Planting seeds is a rite of passage for every gardener, but it’s also a bit intimating. Words like soaking, stratification and scarify, make transplants look good.

Here are five easy plants to start from seed, that bonus, the pollinators love. All you do is scratch up the dirt and scatter. No scarifying, fertilizing or worrying over needed. 

Note: All plants listed require full sun and can be planted directly outside when the weather allows, and I’m thinking, what with the 90 degree heat and all, that the weather now allows. These seeds are for the beginners and seasoned gardeners. Be sure to follow instructions on seed packets.

Borage: The Super Plant

The blue flowers of borage, or starflower or bee flower (it has so many common names). Easy to plant, no fancy seed knowledge to grow. Just follow instructions on the packet.

  • Honey bees love it, so do bumble bees, and other pollinators. What is a pollinator? (Find out here.)

  • Serves as a host plant for lacewings to lay eggs. (A good thing. Read about them here.)

  • A favorite plant for beneficial insects that hang out on it’s fussy leaves. Think spiders, damsel bugs, ground beetles, parasitoid wasps. (Never heard of such? Check it out here.)

  • Listed as a companion plant for tomatoes, squash, and strawberries. (Don’t know about companion planting? A must read, here.)

  • Tap roots break up heavy clay soil. That’s called green manure. (This is a good thing. Read about it here.)

  • Blooms pretty blue flowers May-September and reseeds prolifically.

  • Leaves and flowers are edible. They have a cucumber like taste. It has medicinal qualities (Check those out here.)

Sunflowers: Skip Trader Joe’s, Grow Your own

Helianthus annuus and cultivars, sunflowers, against a white picket fence. Honey bees love them and sunflowers need the bees to create more seed.

  • Poor soil works for these flowers. Don’t coddle them.

  • Their cheery, charming heads turn with the sun.

  • Honey bees and other bees love them. (Check out and get involved with the Great Sunflower Project.)

  • Butterflies love them too, so add them to your butterfly garden.

  • The flower head’s central disc contains smaller tubular disc flowers, each with its own supply of nectar and pollen, making this a one-stop plant.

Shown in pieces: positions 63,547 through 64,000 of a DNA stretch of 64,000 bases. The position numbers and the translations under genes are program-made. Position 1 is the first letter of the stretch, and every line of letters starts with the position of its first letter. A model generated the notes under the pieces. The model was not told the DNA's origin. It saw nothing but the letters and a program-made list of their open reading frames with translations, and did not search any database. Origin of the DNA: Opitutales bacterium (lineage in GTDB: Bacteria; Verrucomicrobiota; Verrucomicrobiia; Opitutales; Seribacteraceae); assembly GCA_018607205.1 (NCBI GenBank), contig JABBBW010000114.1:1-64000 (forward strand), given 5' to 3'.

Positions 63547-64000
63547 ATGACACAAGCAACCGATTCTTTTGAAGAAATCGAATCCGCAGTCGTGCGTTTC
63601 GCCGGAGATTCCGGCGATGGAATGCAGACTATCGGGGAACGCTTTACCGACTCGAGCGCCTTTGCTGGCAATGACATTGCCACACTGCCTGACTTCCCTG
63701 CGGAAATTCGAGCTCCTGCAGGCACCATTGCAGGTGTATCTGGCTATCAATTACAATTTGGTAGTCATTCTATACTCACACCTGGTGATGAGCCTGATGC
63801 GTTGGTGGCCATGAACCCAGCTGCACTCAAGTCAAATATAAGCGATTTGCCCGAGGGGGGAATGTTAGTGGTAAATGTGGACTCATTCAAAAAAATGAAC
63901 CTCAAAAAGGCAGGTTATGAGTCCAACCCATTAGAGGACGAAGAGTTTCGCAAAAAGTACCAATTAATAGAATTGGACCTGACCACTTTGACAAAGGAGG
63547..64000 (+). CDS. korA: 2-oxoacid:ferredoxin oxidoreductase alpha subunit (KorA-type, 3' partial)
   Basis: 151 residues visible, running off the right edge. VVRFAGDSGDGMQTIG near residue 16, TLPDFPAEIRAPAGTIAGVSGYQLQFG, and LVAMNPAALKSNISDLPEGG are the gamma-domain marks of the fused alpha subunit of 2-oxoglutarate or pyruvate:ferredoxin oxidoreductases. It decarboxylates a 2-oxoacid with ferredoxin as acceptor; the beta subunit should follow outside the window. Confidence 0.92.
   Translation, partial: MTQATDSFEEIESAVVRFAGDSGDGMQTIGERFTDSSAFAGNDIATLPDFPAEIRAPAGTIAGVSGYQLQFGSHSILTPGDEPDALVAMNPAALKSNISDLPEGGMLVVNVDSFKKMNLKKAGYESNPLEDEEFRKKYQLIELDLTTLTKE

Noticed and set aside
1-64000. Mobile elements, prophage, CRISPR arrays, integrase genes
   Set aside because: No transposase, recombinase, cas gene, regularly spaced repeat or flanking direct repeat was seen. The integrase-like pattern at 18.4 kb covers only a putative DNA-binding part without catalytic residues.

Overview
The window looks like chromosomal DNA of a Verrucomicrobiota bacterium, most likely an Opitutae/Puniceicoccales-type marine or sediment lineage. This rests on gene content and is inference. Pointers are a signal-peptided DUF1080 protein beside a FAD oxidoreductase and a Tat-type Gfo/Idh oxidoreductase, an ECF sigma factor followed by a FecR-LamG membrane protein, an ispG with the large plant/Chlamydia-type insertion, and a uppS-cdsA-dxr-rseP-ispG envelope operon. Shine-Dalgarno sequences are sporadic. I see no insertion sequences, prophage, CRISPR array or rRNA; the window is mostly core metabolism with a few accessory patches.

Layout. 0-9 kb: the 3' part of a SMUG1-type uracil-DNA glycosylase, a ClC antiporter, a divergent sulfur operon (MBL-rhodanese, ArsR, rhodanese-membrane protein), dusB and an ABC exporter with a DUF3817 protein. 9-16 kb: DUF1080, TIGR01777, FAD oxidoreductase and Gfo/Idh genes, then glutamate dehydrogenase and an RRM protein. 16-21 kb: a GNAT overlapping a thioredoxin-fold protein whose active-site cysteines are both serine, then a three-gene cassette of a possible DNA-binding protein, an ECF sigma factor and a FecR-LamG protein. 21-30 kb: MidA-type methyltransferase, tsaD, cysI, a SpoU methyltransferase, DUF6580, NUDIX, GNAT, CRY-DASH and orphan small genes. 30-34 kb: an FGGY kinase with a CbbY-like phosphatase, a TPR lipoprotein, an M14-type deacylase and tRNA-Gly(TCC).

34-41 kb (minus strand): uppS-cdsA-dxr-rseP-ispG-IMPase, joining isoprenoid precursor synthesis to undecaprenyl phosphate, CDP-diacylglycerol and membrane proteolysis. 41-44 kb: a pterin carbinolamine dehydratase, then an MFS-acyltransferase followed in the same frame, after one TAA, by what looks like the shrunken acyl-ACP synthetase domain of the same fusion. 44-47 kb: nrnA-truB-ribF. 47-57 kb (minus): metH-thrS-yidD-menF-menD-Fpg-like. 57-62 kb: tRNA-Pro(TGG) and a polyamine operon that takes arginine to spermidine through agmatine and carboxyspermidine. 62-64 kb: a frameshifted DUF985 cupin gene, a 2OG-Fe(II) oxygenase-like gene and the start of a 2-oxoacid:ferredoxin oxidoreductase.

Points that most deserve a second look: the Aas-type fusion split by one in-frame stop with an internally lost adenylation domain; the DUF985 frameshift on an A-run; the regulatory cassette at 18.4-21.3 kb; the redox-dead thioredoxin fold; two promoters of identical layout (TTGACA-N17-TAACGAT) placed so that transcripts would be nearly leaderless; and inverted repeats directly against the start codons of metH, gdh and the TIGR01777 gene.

• It’s large head makes landing for pollinators easy.

  • Great showy cut flowers.

  • Comes in smaller heights than just the six foot tall ones, and many colors. Still, plant in a wind-free spot.

 Basil: Grow an Extra Crop for the Pollinators

Basil in flower. Grow an extra crop and let it go to flower for the pollinators. Or, the plant can be grown for the flowers alone if cooking isn’t your thing.

  • Basil is not only tasty, it’s health benefits are huge. It’s purported to aid with everything from inflammation to the effects of aging, and much more. (Read about those benefits here.)

  • Bees and butterflies flock to basil when it is allowed to flower. We generally pick the leaves, not allowing the plant to flower.

  • Plant one row for you and one for the pollinators.

  • It needs full sun, and is a thirsty plant, so plant where watering isn’t an issue.

  • Let plants go to seed for next year’s crop.

Nasturtiums: companion plants and pollinators

Nasturtiums brighten up any corner of the garden.

  • Edible flowers and leaves with a peppery taste. (Read about that here.)

  • Aphids love them, so plant them near broccoli, brussel sprouts, kale, and cucumbers as companion plantings. Anything that aphids go after. (Here’s the complete companion guide to planting.)

  • Attracts beneficial insects.

  • A hummingbird favorite, so that makes it a must have.

  • Great fall color, since they’re late bloomers.

  • Grows well in poor soil.

  • Doesn’t require support.

Cornflowers: Bring in the Ladybugs

Ladybugs are pollinators as well, and eating machines. They eat up to 50-60 aphids a day, and they mucnh on scales, leafhoppers, and mites, too.

  • Attracts ladybugs, and don’t forget ladybugs are pollinators too. (Don’t believe me? Check this out.)

  • Ladybugs are aphid eating machines. (And they eat a lot of other nasty pests, too). So, plant everywhere in the garden.

  • Bees and butterflies love them.

  • They prefer poor soil.

  • They reseed.

  • They make great dried flowers.

You don’t have to plant all of these. Start with one, or two. Then slowly begin to add to your pollinator garden yearly, making note of what the plant likes and who likes it.

Written by Cinthia Milner, garden coach, and blog writer.

BB Barns Garden Center serves all of Western North Carolina, upstate South Carolina, and Tennessee.